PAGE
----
June 01, 2007
Greater Love Hath No Man

Once in a while you come across something that shifts your focus all of a sudden, making clear a thing that had been in front of your eyes all along. “No man,” Albert Jay Nock wrote more than a half century ago, “can learn what he does not already know.”

Moving right along, Georgie Anne Geyer wrote yesterday in the Dallas Morning News:

But by all reports, President Bush is more convinced than ever of his righteousness. Friends of his from Texas were shocked recently to find him nearly wild-eyed, thumping himself on the chest three times while he repeated “I am the president!” He also made it clear he was setting Iraq up so his successor could not get out of “our country’s destiny.”

Of course. We’ve known all along, those of us who are not purblind, that Bush means to pass his trash to the next president. And most of us have seen this as just the latest and worst demonstration of Bush’s lifelong pattern of irresponsible cowardice.

But I, at least, never before understood it as an act of kindness toward the next president. A selfless sacrifice of one’s own place in history by forcing the next occupant of the White House into doing the right thing, even if he or she is a blackhearted, brie-sucking surrender monkey of a Democrat.

Bush is hanging on bravely, heedless of plunging polls and the rats blackening the hawsers of his sinking ship (Bartlett is only the most recent), until he has nailed the next president’s feet to the ground of Iraq with thousands more dead GIs crying out to America’s idiot heart for revenge, with completion of the biggest embassy in the history of the earth, with the ring of huge permanent bases that our media seems determined to ignore, with a takeover of Iraq’s oil fields by the Seven Sisters.

By Inaugural Day in 2009, our crackpot savior hopes, the quicksand will already have closed over the head of whichever poor sucker is taking the oath that Bush has so dishonored.

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Posted by Jerome Doolittle at June 01, 2007 06:36 PM
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Posted by: munusami on June 2, 2007 3:14 AM

They never change -- ever since Reagan the official policy of the Republicans has been -- "Let's push the country so far into debt and deficit that we have a good solid reason for having ONE answer to questions about social programs for the poor, the elderly, and the sick, that answer being: 'Sorry we just can't afford it.' "

Then leave the mess for the Democrats and point and yell "Tax and Spend, Tax and Spend!" (Of course that policy could be called "Borrow and spend.") So Monkey Boy is just carrying it on, in addition to the fiscal rathole (with his pals, the sewer rats down there snarfling up the money) regarding Iraq, he made it clear that he was planning to screw it up so badly the next prez will have NO CHOICE but to stay there or take the blame for the total collapse caused by Bush's War -- excep he calls it POLICY, that he was tying his successor to "our country's destiny." Apparently he believes our country's destiny involves destroying the lives of the American men and women who are willing to wear the uniform and misusing and abusing our armed forces until the world perceives them as being just slightly weaker than a popcorn fart. As destinies go, not the most inspiring. As legacies go, well, as you said, it's his lifelong pattern to walk away from his mess and let mommy's friends clean it up for him. Daddy -- well, he really has his 9-year-old's "I hate Daddy" act down perfectly. Perhaps the Bush Monument will be an entirely appropriate hole in the ground with a little house on either end, one marked MEN and the other marked WOMEN.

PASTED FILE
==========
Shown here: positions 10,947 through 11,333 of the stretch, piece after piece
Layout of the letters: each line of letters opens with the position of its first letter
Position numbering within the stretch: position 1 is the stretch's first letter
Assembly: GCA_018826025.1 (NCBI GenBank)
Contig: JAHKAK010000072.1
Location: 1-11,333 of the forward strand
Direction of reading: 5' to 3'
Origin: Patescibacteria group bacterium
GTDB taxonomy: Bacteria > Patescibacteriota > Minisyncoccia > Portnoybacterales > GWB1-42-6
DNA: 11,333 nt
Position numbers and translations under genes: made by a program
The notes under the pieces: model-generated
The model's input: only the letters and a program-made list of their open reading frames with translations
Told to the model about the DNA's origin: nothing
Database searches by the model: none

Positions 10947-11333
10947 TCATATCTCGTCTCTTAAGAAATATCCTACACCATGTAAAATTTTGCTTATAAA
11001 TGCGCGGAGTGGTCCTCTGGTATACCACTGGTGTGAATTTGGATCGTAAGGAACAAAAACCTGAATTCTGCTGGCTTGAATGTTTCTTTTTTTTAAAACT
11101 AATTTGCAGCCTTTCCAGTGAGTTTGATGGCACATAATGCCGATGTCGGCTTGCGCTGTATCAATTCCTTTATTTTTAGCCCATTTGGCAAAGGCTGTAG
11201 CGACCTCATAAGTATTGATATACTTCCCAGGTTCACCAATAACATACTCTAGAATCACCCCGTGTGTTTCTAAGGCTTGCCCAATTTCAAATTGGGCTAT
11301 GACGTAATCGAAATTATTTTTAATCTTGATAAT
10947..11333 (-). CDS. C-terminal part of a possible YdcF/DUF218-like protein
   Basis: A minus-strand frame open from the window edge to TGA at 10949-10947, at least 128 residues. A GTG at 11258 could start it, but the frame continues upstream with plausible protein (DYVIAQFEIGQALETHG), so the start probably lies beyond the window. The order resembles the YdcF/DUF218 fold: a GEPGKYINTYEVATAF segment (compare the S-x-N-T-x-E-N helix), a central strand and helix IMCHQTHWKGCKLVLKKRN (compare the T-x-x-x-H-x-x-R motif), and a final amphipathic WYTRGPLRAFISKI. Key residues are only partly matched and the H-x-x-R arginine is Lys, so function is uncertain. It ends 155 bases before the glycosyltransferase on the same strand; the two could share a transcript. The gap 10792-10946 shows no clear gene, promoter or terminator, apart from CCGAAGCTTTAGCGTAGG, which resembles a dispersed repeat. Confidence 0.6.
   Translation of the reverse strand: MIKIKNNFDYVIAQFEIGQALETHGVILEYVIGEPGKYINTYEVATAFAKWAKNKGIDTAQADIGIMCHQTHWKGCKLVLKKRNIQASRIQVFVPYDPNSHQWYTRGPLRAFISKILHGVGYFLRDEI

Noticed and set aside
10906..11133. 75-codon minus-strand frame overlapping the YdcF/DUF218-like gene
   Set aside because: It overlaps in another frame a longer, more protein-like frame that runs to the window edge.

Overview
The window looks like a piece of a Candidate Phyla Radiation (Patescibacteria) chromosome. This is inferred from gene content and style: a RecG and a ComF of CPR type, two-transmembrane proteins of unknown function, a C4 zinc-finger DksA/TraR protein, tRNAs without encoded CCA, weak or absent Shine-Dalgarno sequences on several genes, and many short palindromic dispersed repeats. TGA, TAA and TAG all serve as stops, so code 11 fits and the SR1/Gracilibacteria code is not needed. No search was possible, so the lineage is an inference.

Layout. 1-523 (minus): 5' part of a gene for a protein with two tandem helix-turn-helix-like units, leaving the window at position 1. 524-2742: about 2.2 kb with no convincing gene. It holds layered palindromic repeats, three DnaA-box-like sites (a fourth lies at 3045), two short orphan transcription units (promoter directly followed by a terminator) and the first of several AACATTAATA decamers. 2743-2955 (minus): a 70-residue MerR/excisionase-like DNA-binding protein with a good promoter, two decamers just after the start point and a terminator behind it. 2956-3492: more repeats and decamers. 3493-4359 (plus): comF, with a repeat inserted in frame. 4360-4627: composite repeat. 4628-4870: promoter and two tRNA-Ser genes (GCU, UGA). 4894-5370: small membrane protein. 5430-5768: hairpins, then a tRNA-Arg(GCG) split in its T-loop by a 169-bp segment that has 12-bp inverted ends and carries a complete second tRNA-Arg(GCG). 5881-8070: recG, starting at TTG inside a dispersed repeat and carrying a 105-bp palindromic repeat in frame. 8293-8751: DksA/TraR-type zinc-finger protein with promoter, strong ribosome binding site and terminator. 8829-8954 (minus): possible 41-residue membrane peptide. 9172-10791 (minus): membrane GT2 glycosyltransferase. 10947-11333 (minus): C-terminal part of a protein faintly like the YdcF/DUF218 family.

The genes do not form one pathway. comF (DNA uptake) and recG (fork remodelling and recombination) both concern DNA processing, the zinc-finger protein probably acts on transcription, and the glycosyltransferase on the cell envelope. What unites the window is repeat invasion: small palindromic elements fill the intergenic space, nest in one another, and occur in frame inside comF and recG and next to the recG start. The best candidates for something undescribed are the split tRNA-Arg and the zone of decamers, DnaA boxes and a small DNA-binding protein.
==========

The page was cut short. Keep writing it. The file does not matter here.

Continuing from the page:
Posted by: Saintperle on June 3, 2007 5:23 PM

As re: the instance of a scumbag warmongering President considering himself to be making an honorable choice to sacrifice himself, I recently re-watched Secret Honor. It's a weird one-man show in which Nixon talks about what happened and who manipulated him, and hints at what they wanted. I recommend it.

In Iraq, we're clearly building what our force projection strategies call lily pads. You and I know this, yet the media seems curiously unaware of the import. Thus Jonathan Alter:

But what does that aim have to do with permanent bases? The only two reasons to station troops in the Middle East for half a century are protecting oil supplies (reflecting a pessimistic view of energy independence) outside the normal channels of trade and diplomacy, and projecting raw military power. These are the imperial aims of an empire. During the cold war, charges of U.S. imperialism in Korea and Vietnam were false. Those wars were about superpower struggles. This time, the “I word” is not a left-wing epithet but a straightforward description of policy aims — yet another difference from those two older wars in Asia.

I guess we can hope that seeing what's in front of you now might help you understand what happened before.

Posted by: Chuck Dupree (Belisarius) on June 3, 2007 8:24 PM
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